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Photo gallery: Embedded with Ospreys on a relief mission in the Philippines

Nov. 19, 2013 - 06:00AM   |  

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A crowd rushes an MV-22 Osprey with Marine Corps squadron VMM-265 (Reinforced), as it attempts to delivers relief supplies Tuesday to areas hit by Typhoon Haiyan in the Philippines. (Mike Morones/Staff)

Editor’s note: Staff photographer Mike Morones is with the Marines conducting humanitarian relief operations in the Philippines in the wake of Typhoon Haiyan. About 400 Marines are there now for Operation Damayan, which is Tagalog for “help in the time of need.” They are with the 3rd Marine Expeditionary Brigade, Marine Medium Tiltrotor Squadron 262 and Marine Aerial Refueler Transport Squadron 152, all out of Okinawa.

En route are about 1,000 Marines with the 31st Marine Expeditionary Unit, including 100 members of Marine Medium Tiltrotor Squadron 265, who will fly to the Philippines aboard eight more MV-22B Ospreys. The rest of the MEU is embarked with two Navy dock landing ships.

Morones spent most of Tuesday with Marine Medium Tiltrotor Squadron 265. He filed this report and these photos. See his previous report here.

Dragon 02, an MV-22 Osprey piloted by Capt. Travis Keeney and Capt. Dave Goodman, left Clark Air Base on Tuesday morning with pallets of food bound for Guiuan and other storm-damaged areas in the Philippines. Crew chiefs Cpl. Zachary Lyon and Lance Cpl. Michael Marin attached their gunner belts to the floor and stowed the cargo. The aircraft’s engines wouldn’t power down for nearly eight hours.

This is a typical day for the Osprey crews here.

Their first stop was a lonely little airstrip north of Guiuan. It’s manned by Air Force air controllers. As the Osprey came to a rest on the tarmac, the airmen, joined by a stream of Filipino locals, ran to the aircraft and quickly offloaded the boxes stamped “USAID.” Once empty, the Osprey was airborne again and in search of another load of supplies to pick up and distribute.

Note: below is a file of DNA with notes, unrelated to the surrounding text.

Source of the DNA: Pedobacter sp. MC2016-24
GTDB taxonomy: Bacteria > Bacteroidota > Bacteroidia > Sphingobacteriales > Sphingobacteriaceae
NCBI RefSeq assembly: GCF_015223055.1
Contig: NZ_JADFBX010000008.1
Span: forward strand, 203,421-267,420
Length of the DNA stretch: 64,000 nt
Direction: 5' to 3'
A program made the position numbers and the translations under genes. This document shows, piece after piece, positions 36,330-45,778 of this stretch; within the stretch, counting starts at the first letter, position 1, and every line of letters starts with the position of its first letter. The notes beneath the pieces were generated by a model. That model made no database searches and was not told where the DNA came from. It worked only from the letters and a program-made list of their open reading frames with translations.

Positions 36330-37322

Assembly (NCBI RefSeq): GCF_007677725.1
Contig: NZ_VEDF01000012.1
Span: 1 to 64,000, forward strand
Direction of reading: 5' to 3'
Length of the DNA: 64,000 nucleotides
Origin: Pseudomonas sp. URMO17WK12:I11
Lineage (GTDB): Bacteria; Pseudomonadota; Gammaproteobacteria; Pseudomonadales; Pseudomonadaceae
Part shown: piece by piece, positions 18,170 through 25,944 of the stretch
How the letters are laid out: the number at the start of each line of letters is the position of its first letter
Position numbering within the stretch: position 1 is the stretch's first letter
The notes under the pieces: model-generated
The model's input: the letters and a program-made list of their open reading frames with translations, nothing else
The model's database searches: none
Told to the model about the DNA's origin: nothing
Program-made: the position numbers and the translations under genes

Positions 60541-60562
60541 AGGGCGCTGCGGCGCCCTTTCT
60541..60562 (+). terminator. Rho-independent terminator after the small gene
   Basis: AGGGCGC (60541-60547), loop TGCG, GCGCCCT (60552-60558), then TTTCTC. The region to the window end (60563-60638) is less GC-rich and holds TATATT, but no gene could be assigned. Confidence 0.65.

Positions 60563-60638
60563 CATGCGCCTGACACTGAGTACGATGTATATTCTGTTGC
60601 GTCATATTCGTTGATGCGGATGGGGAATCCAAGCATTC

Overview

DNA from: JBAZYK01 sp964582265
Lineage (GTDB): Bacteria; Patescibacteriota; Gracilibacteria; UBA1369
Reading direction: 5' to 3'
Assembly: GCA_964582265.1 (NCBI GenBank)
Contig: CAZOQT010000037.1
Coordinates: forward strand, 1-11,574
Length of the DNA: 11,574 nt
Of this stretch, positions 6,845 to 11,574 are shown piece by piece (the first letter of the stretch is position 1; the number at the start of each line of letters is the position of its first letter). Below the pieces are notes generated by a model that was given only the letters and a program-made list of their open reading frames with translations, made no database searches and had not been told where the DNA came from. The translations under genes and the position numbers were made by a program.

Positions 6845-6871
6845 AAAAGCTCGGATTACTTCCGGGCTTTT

In a village called Salcedo, Dragon 02 attempted to land in an area that had not yet seen much relief. But before it even touched the ground, hungry Filipinos rushed us, begging for the boxes of food aid and bags of rice.

When the ramp was dropped, people began shoving their way onto the bird. Keeney was notified and spun up the rotors, creating a strong rotor wash that encouraged people to back away but not before some managed to grab a bag. As the crowd dispersed, the crew chiefs pulled up the ramp and the Osprey leapfrogged to another landing zone nearby where local forces had established some level of security.

The rest of the food was distributed without incident, and Dragon 02 returned to Guiuan for fuel. Then it was home to Clark Air Base.

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